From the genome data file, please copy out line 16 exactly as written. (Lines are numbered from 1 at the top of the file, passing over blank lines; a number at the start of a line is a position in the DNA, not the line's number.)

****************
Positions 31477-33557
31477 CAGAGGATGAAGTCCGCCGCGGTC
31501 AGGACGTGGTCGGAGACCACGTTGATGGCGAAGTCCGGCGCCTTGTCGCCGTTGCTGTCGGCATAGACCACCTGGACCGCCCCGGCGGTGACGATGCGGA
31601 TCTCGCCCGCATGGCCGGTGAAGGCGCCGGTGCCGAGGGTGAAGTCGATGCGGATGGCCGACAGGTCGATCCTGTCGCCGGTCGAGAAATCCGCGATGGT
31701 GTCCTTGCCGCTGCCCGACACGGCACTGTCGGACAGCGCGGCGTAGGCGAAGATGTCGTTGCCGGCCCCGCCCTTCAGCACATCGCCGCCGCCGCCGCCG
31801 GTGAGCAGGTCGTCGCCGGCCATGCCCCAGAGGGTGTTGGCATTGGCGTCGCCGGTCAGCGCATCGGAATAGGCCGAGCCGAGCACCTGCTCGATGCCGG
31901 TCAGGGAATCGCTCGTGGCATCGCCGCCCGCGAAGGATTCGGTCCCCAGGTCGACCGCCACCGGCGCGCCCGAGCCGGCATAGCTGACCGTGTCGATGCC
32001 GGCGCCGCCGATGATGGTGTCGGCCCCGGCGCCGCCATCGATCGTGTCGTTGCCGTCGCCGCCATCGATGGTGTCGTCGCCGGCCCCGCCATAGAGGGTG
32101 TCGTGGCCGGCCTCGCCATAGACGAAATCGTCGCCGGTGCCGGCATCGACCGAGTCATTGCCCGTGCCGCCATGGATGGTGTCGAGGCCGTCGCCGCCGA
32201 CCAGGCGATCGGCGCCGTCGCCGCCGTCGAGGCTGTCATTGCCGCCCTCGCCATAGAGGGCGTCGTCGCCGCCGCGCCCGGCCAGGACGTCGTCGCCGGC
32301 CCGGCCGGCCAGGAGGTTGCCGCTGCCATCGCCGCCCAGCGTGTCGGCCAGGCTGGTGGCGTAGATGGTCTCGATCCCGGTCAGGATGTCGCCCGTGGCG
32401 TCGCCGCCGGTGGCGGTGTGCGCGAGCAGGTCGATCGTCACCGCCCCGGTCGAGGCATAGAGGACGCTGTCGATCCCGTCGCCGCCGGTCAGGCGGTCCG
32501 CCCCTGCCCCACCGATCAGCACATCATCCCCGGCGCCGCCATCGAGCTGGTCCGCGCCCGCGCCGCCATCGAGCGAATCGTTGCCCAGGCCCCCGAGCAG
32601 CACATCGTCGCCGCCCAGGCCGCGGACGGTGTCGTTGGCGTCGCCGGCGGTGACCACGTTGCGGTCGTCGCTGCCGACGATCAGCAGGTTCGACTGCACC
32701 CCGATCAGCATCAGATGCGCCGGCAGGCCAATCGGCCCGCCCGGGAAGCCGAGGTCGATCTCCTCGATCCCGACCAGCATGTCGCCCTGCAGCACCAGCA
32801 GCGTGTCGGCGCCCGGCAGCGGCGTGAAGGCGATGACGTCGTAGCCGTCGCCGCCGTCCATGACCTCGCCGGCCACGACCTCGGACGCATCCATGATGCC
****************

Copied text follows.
32801 GCGTGTCGGCGCCCGGCAGCGGCGTGAAGGCGATGACGTCGTAGCCGTCGCCGCCGTCCATGACCTCGCCGGCCACGACCTCGGACGCATCCATGATGCC